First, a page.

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ARS Home » Southeast Area » Athens, Georgia » U.S. National Poultry Research Center » Exotic & Emerging Avian Viral Diseases Research » Research » Publications at this Location » Publication #312404

Title: Presence of infectious bursal disease virus in chicken meat and effect of vaccination in decreasing the virus titers

item BERTRAN, KATERI - Consultant
item SA E SILVA, MARIANA - Former ARS Employee
item Moresco, Kira
item Swayne, David

Submitted to: American Association of Avian Pathologists
Publication Type: Abstract Only
Publication Acceptance Date: 3/1/2015
Publication Date: 7/11/2015
Citation: Bertran, K., Sa E Silva, M., Moresco, K.A., Swayne, D.E. 2015. Presence of infectious bursal disease virus in chicken meat and effect of vaccination in decreasing the virus titers [abstract]. In: Convention Notes of the American Veterinary Medical Association Annual Meeting, July 11-14, 2015, Boston, Massachusetts. CDROM.

Interpretive Summary:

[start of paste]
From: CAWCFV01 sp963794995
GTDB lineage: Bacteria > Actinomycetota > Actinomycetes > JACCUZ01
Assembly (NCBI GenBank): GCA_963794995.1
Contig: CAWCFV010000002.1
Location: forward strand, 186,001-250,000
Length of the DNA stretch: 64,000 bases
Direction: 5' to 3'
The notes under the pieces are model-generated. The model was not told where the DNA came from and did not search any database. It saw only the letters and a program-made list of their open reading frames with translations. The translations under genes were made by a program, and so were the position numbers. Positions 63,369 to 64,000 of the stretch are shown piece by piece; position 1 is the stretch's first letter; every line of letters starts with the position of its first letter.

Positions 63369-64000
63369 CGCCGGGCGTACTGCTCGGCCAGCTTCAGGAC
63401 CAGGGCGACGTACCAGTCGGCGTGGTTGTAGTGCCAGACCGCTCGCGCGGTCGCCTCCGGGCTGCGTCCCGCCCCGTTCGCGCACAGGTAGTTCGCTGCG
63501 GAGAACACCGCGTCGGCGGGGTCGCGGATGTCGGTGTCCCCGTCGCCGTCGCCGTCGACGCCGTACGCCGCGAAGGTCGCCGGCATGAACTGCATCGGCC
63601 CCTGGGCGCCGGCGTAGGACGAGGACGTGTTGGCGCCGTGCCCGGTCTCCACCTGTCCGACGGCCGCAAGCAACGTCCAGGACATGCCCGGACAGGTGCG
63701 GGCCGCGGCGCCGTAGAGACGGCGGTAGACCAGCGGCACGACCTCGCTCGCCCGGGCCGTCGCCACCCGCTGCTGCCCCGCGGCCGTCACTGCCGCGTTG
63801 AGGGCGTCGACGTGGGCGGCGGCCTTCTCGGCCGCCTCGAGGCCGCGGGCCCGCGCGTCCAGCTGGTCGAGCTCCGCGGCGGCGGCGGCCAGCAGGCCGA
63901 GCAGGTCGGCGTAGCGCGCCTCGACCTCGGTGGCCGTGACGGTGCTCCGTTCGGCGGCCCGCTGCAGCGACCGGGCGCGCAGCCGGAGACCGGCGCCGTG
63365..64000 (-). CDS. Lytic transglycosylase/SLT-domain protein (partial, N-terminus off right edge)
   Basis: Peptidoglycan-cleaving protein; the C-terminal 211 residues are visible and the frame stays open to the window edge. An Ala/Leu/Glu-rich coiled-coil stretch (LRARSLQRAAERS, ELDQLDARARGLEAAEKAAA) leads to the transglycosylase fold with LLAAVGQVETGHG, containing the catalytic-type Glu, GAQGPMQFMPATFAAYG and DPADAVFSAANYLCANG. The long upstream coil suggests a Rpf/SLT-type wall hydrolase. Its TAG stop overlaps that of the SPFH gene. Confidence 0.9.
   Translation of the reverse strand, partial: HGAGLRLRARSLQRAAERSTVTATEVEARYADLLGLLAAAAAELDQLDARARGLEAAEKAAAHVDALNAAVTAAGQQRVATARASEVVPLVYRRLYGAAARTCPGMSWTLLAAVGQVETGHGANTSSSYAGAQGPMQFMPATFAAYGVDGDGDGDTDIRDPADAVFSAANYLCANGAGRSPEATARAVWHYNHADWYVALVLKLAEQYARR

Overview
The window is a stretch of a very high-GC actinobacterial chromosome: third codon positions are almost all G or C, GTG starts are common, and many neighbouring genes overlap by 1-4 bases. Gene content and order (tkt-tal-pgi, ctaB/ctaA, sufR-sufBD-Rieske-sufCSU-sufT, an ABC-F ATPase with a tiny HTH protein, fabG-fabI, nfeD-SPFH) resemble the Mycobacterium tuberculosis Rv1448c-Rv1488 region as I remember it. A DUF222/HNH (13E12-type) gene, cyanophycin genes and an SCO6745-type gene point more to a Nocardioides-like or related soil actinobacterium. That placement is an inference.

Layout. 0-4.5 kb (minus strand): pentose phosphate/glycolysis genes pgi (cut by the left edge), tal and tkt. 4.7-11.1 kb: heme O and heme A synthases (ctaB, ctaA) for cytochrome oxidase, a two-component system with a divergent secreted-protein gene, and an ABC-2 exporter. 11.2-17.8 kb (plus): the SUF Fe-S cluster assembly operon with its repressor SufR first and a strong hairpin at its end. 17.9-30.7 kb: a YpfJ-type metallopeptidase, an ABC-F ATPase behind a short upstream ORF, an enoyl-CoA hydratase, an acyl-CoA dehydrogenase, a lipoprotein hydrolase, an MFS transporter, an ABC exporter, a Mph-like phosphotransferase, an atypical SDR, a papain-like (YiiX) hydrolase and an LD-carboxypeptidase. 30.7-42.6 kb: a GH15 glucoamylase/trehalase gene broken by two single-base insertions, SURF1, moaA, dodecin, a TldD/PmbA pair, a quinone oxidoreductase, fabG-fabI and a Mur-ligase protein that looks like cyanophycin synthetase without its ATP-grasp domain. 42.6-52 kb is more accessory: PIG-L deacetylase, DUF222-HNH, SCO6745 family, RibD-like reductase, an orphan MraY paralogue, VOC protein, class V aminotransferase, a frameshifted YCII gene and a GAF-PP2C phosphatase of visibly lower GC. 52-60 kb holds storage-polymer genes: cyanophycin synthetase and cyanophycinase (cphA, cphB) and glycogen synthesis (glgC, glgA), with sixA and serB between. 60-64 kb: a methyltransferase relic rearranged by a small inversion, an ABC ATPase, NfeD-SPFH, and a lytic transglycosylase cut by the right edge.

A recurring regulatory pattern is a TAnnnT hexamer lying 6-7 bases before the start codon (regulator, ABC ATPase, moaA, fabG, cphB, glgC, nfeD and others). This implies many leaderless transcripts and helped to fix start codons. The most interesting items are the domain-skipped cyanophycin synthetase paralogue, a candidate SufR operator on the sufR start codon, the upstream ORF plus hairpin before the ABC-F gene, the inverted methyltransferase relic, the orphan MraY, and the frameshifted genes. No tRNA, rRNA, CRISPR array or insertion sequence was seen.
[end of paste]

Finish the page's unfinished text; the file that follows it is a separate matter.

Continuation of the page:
Technical Abstract: Infectious bursal disease virus (IBDV) causes economic losses to the poultry industry worldwide and impacts chicken meat importation in countries with self-declared freedom. This study sought to determine the presence of IBDV in chicken meat and the role of vaccination as a mitigation strategy. In Experiment 1, broiler-type specific-pathogen-free (SPF) chickens were challenged with STC (serotype 1, classical), Indiana (serotype 1, variant), rA (serotype 1, very virulent [vvIBDV]), and Ohio (serotype 2, avirulent). No clinical signs or mortality were observed in any group but STC group, where 2 out of 18 birds died (10 and 12 days post-challenge). Infection was confirmed by virus isolation (VI) from target tissues (bursa and thymus) of all birds. Virus was isolated from breast and/or thigh meat of STC- and vvIBDV-infected chickens. In Experiment 2, 1 day-of-age (doa) maternal immunopositive broiler-type SPF chickens were either vaccinated with HVT-IBDV recombinant vaccine (Vaxxitek®, Merial) or not vaccinated, and maternal immunonegative chickens were sham-vaccinated. All birds were challenged at 21 doa with variant Indiana or vvIBDV. Maternal immunopositive chickens challenged with vvIBDV, either vaccinated or not, had statistically significant lower virus levels in the meat and in target tissues compared to sham-vaccinated chickens. No virus was detected in meat from any of the groups challenged with variant Indiana. This study indicates that only vvIBDV rA strain can be found in meat at low levels, and that the vaccination protocol currently used in the U.S.A. effectively decreases the already low presence of virus in chicken meat.